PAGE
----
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MUSICIAN Born:

Elvin Jones

Elvin Ray Jones was a jazz drummer. He was born in Pontiac, Michigan, the youngest child in a family of ten. His father worked for General Motors. Two of Jones' brothers were also jazz musicians: Hank (piano), and Thad (trumpet/flugelhorn). Elvin began playing professionally in the 1940s, working with the Army Special Services program, Operation Happiness, and in 1949 had a short-lived gig in Detroit's Grand River Street club. Eventually he went on to play with artists such as Charlie Parker, Miles Davis, and Wardell Gray. In 1955, after a failed audition for the Benny Goodman band, he found work in New York, joining Charles Mingus's band, and releasing a record called J is for Jazz. In 1960, he joined with the classic John Coltrane Quartet, which also included bassist Jimmy Garrison and pianist McCoy Tyner. Jones and Coltrane often played extended duet passages, both giving and taking energy through their instruments

ARTICLE: HISTORY OF JAZZ

Richie Beirach: Exploring Who Matters Most Among the Jazz Pianists

Read "Richie Beirach: Exploring Who Matters Most Among the Jazz Pianists" reviewed by Victor L. Schermer

[The following is a commentary on pianist Richie Beirach's 2020 e-book The Historical Lineage of Modern Jazz Piano: The 10 Essential Players (Conversations between Richie Beirach and Michael Lake), downloadable for free here.] Jazz piano has always garnered (no intended reference to Erroll Garner) special interest among the instruments because it is truly an ...

CTI Records: Ten Tasty Albums With No Added Sugar (Almost)

Read "CTI Records: Ten Tasty Albums  With No Added Sugar (Almost)" reviewed by Chris May

Few jazz producers divide opinion as much as Creed Taylor. He is a hero to many and a villain to as many more. His fans love him for his high production values. His detractors accuse him of dumbing jazz down with excessively sweetened orchestrations and other sales-oriented compromises. Nowhere is the dispute more heated than over ...

NEWS: BIRTHDAY

Jazz Musician of the Day: Elvin Jones

Jazz Musician of the Day: Elvin Jones

All About Jazz is celebrating Elvin Jones' birthday today! Elvin Ray Jones was a jazz drummer. He was born in Pontiac, Michigan, the youngest child in a family of ten. His father worked for General Motors. Two of Jones' brothers were also jazz musicians: Hank (piano), and Thad (trumpet/flugelhorn). Elvin began playing professionally in the 1940s, ...

NEWS: VIDEO / DVD

Thad, Hank and Elvin Jones

Thad, Hank and Elvin Jones

It's not surprising that Thad Jones, Hank Jones and Elvin Jones were jazz musicians. What is astonishing is that all three were exceptional, each with a distinctive and accomplished playing and recording career. By my count, the three brothers recorded together four times, on Keeping Up With the Joneses (1958), Herb Geller's Gypsy (1959) and Elvin ...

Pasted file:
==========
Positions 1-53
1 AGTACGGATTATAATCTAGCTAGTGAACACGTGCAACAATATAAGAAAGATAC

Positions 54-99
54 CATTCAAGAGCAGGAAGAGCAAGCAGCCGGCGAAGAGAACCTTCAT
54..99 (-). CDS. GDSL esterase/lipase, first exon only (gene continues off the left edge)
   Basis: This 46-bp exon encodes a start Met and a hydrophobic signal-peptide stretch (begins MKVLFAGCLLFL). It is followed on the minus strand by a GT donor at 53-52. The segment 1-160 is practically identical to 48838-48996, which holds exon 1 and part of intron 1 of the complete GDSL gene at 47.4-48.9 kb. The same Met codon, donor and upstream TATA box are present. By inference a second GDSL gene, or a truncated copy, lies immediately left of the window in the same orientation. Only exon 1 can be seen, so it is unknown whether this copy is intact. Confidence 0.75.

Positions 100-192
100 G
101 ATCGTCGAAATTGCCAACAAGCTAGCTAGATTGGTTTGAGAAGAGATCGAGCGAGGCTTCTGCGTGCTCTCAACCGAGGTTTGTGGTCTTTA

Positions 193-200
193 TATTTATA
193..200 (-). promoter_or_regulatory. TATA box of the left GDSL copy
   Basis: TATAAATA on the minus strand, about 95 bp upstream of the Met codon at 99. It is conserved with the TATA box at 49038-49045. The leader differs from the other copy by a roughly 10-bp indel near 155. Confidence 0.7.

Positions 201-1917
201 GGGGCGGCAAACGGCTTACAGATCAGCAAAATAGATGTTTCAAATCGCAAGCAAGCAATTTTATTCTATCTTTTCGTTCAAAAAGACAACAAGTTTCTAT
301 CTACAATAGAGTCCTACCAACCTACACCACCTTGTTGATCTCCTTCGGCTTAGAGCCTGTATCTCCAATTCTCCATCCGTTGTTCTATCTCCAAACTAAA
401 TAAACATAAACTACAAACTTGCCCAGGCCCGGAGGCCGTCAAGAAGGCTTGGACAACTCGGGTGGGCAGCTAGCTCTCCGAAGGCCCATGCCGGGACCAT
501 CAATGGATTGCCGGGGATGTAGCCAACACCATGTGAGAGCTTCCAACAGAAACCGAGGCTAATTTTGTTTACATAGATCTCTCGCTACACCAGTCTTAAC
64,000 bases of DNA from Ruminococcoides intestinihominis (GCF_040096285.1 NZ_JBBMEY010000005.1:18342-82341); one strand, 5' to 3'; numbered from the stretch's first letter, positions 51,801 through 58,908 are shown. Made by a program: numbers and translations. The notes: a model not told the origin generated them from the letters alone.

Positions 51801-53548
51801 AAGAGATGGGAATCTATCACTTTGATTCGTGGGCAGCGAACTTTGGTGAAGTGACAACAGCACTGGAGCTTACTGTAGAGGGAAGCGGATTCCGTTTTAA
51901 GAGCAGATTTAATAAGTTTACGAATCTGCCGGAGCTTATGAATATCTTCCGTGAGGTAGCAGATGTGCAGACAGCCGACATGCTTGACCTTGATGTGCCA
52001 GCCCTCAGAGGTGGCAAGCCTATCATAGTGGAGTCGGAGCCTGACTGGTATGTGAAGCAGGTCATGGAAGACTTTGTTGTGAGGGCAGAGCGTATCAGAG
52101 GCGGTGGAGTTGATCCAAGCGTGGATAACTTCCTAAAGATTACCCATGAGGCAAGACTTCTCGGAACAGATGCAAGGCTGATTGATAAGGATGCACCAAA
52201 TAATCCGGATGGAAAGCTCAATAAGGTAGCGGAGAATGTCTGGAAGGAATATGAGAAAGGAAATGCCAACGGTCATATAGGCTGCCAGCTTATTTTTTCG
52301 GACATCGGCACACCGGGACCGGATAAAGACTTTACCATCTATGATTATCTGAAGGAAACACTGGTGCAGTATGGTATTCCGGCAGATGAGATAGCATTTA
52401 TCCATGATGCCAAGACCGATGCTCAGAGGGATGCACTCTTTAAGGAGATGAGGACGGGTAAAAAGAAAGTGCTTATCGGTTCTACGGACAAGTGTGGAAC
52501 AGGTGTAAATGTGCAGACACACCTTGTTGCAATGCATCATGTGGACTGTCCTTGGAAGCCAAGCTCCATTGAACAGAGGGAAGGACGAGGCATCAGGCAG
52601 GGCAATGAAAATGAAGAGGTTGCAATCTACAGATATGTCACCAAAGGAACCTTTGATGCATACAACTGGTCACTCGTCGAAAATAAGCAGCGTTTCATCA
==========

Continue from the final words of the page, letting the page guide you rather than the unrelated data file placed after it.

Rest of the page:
ARTICLE: INTERVIEW

Rudy Royston: Little Steps, Big Pictures

Read "Rudy Royston: Little Steps, Big Pictures" reviewed by Ian Patterson

Everybody needs a helping hand now and then. Rudy Royston understands that. The Covid-19 pandemic has caused gigs to completely dry up for all musicians, and with that, their main income stream. Yet there are still mortgages, rents and bills to pay, and children to feed. It says something about the precarious finances of a jazz ...

ARTICLE: ALBUM REVIEW

Rudy Royston: PaNOptic

Read "PaNOptic" reviewed by Ian Patterson

Record label bosses probably do not hear the words “solo drum album" too often. Or if they do, judging by the paucity of such exemplars on the market, they likely only have to hear the phrase the once. After three impressive albums on Dave Douglas' Greenleaf Music label, to wit, 303 (2014), Rise of Orion (2016) ...

ARTICLE: ALBUM REVIEW

Quin Kirchner: The Shadows and The Light

Read "The Shadows and The Light" reviewed by Kevin Press

Add Chicago's Quin Kirchner to the growing list of young jazz artists who've dropped impressive multi-disc releases in recent years. It has become a kind of rite of passage for a new breed of heavy hitters, these double-and triple-album sets. They are not vanity projects. Not the good ones, anyway. They come from deep pools of ...

Blue Note Records: Lost In Space: 20 Overlooked Classic Albums

Read "Blue Note Records: Lost In Space: 20 Overlooked Classic Albums" reviewed by Chris May

For anyone with a passion for Blue Note, it is hard to conceive of an album that has been “overlooked," let alone twenty of them. For connoisseurs of the most influential label in jazz history, the passion can be all consuming: if a dedicated collector does not have all the albums (yet), he or she will ...

ARTICLE: ALBUM REVIEW

Rudy Royston: PaNOptic

Read "PaNOptic" reviewed by Karl Ackermann

Like many jazz musicians in 2020, drummer/composer Rudy Royston has felt the direct effects of living in the coronavirus world. The Texas native, now a New Jersey resident, found his streams of income drying up without gigs, but then experienced a fortunate twist of fate that stood him up. Head above water, the artist pays it ...


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